Friday, April 29, 2011

Random, lovely Dublin: Part 2

Overheard in Dublin: Vacation edition

"What's the big deal? She'll come up, she'll have a look 'round, then she'll leave."
-On the pending visit of the Queen

"The N11 is still mental."
-Radio traffic announcer

"Ah, the country's broke, but there's the summer to look forward to."
-Civil engineer, turned taxi driver

Friday, April 22, 2011

No one OVER the age of 12 should be called a boy

I snapped this while waiting in line for a taxi outside Al Wahda Mall the other day. This, my friends, is one of the most embarrassing British colonial holdovers of our time.

It is 2011, and the UAE is riddled with people expats commonly refer to tea boys and trolley boys and assorted other workers in the service industry who are men, MEN who work like dogs for long hours, many outside in unbearable heat and beating sun, six or seven days a week for peanuts they save and send home and use to build entire houses and support entire families. In this ridiculous world where people earning 100K plus – over here, without paying any taxes – yet live beyond their means on maxed out credit cards, whining about not getting a pay rise, we could learn a TON from these guys.

But the first thing, the very first thing we should be doing is calling them what they are, men. Standup, real, take-care-of-things men. And the last thing we should be doing is embroidering words that demean them on shirts for all to see.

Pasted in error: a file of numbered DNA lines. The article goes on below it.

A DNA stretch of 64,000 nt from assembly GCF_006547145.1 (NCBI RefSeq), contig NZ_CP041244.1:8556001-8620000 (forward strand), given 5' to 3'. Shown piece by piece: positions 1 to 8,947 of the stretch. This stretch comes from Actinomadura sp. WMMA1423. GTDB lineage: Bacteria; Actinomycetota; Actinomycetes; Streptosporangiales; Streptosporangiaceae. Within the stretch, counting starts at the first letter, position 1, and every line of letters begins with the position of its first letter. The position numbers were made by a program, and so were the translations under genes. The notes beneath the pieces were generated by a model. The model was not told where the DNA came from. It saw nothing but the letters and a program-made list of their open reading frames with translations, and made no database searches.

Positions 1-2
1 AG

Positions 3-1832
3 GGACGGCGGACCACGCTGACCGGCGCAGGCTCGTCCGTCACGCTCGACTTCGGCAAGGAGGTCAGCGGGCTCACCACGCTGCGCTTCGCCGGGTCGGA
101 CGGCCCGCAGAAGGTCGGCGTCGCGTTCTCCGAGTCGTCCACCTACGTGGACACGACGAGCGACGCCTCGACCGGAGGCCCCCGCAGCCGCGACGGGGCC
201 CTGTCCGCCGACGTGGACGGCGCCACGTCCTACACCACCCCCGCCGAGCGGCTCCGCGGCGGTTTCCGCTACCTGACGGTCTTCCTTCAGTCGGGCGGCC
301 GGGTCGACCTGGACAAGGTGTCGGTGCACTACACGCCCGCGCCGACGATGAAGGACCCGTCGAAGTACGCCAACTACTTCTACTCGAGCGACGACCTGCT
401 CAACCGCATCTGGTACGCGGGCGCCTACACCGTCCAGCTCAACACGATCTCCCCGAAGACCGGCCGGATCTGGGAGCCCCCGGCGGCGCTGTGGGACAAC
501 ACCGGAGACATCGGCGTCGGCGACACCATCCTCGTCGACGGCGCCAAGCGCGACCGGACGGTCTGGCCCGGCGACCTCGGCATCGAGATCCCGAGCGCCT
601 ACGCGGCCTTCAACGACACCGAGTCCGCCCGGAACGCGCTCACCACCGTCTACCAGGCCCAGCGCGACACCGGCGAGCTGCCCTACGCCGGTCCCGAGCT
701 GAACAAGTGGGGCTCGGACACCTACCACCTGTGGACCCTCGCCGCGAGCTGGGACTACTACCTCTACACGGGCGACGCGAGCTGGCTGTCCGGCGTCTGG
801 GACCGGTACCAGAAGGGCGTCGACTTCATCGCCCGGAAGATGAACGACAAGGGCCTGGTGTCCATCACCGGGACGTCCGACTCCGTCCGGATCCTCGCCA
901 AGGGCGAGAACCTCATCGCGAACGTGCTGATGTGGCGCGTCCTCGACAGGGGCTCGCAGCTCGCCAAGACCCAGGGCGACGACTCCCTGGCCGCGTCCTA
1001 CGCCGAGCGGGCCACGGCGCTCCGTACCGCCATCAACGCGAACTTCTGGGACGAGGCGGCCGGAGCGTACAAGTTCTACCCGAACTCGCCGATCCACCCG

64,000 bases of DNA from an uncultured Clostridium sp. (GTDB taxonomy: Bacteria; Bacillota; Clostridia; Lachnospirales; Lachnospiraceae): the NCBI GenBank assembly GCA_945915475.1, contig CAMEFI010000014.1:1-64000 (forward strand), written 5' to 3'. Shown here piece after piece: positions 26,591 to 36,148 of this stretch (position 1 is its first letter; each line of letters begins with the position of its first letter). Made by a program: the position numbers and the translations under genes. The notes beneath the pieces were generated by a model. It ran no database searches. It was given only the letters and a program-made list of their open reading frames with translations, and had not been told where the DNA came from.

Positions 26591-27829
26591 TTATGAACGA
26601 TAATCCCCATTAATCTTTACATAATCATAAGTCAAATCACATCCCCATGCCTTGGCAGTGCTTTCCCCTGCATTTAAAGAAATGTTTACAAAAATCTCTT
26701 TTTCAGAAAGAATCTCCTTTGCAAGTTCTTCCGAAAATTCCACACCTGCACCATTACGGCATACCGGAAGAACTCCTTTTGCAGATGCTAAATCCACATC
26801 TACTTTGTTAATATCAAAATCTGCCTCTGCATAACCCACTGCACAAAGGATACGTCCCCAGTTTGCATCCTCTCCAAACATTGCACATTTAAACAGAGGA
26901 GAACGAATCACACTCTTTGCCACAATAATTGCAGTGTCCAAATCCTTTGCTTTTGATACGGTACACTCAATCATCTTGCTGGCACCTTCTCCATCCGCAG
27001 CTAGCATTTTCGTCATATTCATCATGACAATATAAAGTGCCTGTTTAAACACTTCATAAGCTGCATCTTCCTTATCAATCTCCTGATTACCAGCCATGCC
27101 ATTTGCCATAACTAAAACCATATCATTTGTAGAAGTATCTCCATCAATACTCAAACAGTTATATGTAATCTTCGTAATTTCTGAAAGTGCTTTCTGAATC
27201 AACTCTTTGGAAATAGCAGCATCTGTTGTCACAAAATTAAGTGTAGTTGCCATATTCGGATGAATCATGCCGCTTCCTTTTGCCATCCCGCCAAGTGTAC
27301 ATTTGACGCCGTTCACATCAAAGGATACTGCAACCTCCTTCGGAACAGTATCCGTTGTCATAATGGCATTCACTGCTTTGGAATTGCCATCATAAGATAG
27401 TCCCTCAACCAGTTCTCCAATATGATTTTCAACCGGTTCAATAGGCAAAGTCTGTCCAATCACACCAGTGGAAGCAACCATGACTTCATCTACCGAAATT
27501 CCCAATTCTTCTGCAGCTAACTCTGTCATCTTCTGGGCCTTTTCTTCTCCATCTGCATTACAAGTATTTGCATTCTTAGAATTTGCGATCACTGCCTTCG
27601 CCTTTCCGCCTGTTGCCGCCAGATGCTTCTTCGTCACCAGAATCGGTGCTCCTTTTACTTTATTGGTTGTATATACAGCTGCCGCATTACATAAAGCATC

Thursday, April 21, 2011

Snap caption: Laundry to go

Moving in Abu Dhabi: A very, very long story

The bottom line in the UAE, when it comes to moving house or doing anything at all, actually, is this: Expect it to be a massive, major hassle. That way, when things do work out, you'll be happy and pleasant to deal with and not a stark-raving lunatic who fulfills every spoiled expatriate stereotype there is.

I found out I had to move house when I was informed by my company that my one-bedroom flat within walking distance of work was no longer going to be a company flat and was going up in price, meaning I would have to sign an inflated one-year contract that necessitated getting the company to front me the money. Since moving here, I have avoided such nonsense like the plague. Rent has been ridiculous in Abu Dhabi (upwards of US$30,000 a year, that kind of thing) and the idea of living in a month-to-month situation is much more relaxing to me than essentially making myself responsible for Dh100,000. You know what I mean?

Tuesday, April 12, 2011

Check your calendars people: May 21 is going to (supposedly) be a big one

But the US couple who has put these "End of days" billboards up in Dubai doesn't get to advertise about it any more.

Dubai officials have kiboshed the ads, which warn people that the end of the world is coming very, very soon:

About how they [Family Radio] came to know that May 21 is the ‘judgement day', Sheahan said: "Well, it is hidden in the Bible, and not many people can realise it."

Tweet of the week: But who does like to be eye-raped, really?

 Yazeed Al-Jufairi 
 by ceoDanya
People, I am aware of my good looks and charm. I don't YOU to show it for me. I also do not like to be eye-raped thank you.

Monday, April 11, 2011

NYT's 36 Hours in Abu Dhabi gives me a couple of things to do